One element of the hemp language created tension between lawmakers and advocates. The original Senate-passed bill prohibited people with felony drug convictions from participating in the hemp industry, but a compromise was reached last week that limited that ban in the final version to 10 years after the last offense.

House Democrats in the Agriculture Committee listed hemp legalization as one of several reasons they were calling for a “yes” vote on the legislation.

According to VoteHemp, if the president signs the bill before the year’s end, it will take effect on January 1, 2019.

Mitch McConnell Says Trump Can Borrow His Hemp Pen To Sign Farm Bill Into Law

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Politics

Marijuana Industry Border Issues Would Be Solved Under New Congressional Bill

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Marijuana can really mess up border and immigration issues for people who partake in consumption or participate in the industry, but that would change if a new bill being introduced in Congress this week is enacted.

Under current U.S. laws, people who admit to past cannabis use or who work for or invest in marijuana businesses can be barred from visiting the country under certain circumstances. And marijuana consumption, even if it is legal under state law, can lead to an immigrant being deported.

The new legislation, the Maintaining Appropriate Protections For Legal Entry Act, would provide exceptions for conduct that “was lawful in the State, Indian Tribe, or foreign country in which the conduct occurred” or that was “subsequently made lawful under the law or regulation of such jurisdiction,” according to a draft obtained by Marijuana Moment.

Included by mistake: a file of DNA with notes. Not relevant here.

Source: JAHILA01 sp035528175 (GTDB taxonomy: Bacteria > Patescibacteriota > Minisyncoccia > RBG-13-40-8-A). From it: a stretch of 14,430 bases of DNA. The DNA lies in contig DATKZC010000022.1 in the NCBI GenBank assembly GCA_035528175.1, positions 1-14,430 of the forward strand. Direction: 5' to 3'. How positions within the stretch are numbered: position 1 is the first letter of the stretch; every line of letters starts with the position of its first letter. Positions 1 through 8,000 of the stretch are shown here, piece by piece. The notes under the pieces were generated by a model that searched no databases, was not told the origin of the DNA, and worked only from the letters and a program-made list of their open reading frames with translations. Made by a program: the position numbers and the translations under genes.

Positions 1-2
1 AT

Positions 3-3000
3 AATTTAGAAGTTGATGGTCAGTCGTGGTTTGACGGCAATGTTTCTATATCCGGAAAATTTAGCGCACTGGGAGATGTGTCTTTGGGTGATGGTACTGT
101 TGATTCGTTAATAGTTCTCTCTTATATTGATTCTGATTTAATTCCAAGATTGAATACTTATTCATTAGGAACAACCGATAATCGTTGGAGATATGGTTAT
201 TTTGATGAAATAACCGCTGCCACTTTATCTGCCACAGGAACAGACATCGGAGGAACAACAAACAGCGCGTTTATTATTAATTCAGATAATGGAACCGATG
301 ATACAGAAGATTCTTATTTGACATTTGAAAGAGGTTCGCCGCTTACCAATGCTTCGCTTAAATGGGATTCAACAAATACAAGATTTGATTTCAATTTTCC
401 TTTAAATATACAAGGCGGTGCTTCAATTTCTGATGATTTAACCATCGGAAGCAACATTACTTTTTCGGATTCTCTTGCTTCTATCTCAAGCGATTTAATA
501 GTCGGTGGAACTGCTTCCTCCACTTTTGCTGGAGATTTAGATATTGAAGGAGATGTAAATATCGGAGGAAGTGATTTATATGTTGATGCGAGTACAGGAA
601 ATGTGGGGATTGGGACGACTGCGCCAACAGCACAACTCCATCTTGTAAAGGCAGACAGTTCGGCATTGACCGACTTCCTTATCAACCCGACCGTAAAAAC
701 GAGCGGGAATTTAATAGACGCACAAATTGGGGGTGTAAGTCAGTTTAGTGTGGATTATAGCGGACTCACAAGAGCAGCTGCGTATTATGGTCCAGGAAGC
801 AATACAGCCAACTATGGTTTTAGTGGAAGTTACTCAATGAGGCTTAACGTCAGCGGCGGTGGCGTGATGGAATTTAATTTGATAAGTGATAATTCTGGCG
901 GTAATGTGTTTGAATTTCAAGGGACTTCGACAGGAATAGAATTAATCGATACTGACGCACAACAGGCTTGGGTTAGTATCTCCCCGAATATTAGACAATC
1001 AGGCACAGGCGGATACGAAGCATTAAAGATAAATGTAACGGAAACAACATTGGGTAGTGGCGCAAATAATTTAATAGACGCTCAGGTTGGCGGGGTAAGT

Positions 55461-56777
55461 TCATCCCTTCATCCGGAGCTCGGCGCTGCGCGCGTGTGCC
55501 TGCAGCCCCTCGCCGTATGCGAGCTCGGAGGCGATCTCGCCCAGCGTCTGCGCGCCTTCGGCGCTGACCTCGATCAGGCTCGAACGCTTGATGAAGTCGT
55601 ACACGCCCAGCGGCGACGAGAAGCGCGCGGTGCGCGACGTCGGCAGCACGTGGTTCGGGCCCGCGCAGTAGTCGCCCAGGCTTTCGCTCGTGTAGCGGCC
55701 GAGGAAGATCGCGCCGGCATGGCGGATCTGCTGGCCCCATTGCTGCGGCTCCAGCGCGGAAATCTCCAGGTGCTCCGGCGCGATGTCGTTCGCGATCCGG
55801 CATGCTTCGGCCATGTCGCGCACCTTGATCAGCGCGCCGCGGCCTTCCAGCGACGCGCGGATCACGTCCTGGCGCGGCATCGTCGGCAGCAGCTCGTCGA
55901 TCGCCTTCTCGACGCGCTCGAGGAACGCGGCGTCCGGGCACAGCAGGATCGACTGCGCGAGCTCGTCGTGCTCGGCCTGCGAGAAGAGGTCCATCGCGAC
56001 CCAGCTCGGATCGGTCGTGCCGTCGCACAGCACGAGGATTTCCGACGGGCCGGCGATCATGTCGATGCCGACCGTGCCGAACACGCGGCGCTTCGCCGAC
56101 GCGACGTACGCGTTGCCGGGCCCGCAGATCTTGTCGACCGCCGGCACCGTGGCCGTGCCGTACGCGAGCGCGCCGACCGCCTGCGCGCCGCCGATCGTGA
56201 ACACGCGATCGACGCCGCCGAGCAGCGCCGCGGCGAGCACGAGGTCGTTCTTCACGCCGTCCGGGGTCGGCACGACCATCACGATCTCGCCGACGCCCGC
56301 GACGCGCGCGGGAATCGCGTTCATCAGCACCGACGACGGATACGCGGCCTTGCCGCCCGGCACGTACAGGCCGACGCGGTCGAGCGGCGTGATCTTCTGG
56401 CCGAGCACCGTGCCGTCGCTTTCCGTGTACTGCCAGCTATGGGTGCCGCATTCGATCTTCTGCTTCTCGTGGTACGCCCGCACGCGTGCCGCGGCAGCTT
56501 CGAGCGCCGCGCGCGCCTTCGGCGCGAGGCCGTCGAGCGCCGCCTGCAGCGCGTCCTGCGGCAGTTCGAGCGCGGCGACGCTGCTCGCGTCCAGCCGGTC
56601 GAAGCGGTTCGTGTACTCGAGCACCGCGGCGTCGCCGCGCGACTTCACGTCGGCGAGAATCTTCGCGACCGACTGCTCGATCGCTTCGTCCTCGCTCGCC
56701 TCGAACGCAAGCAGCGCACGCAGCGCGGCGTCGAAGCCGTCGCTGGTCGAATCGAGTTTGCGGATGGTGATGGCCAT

The bill, known as the MAPLE Act for short—surely a nod to the leaf on Canada’s flag—is being filed on Wednesday by Rep. Earl Blumenauer (D-OR).

U.S. border policies on entry by marijuana industry participants were slightly loosened just ahead of the launch of Canada’s legal marijuana market in October to clarify that people working for cannabis businesses are generally admissible to the U.S., with the caveat that “if a traveler is found to be coming to the U.S. for reason related to the marijuana industry, they may be deemed inadmissible.”

And that’s a key exception. Several Canadians traveling to a cannabis industry conference in Las Vegas last month were detained for hours, with one investor being given a lifetime ban from visiting the U.S.

While there is almost certainly not enough time for Blumenauer’s proposal to be considered and voted on by the end of the year, its language could easily be adopted into new legislation after the 116th Congress is seated in January.

In October, the congressman laid out a plan for a step-by-step approach to federally legalizing marijuana in 2019 in a memo to fellow House Democrats.

Marijuana Moment supporters on Patreon can read the full text of the new MAPLE Act below:

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Marijuana Moment is made possible with support from readers. If you rely on our cannabis advocacy journalism to stay informed, please consider a monthly Patreon pledge.
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Politics

Chicago Mayor Wants Legal Marijuana Revenue To Fund Pensions

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Tax revenue from legal marijuana sales should be earmarked to fund pension programs, the mayor of Chicago said on Wednesday.

“Illinois legislators will be taking a serious look next year at legalizing recreational marijuana,” Mayor Rahm Emanuel (D) said in a speech to the City Council. “Should they follow that course, a portion of that revenue could go toward strengthening our pension funds and securing the retirement of the workers who depend on them.”

Please visit Forbes to read the rest of this piece.

(Marijuana Moment’s editor provides some content to Forbes via a temporary exclusive publishing license arrangement.)

Photo courtesy of Daniel X. O’Neil.

Marijuana Moment is made possible with support from readers. If you rely on our cannabis advocacy journalism to stay informed, please consider a monthly Patreon pledge.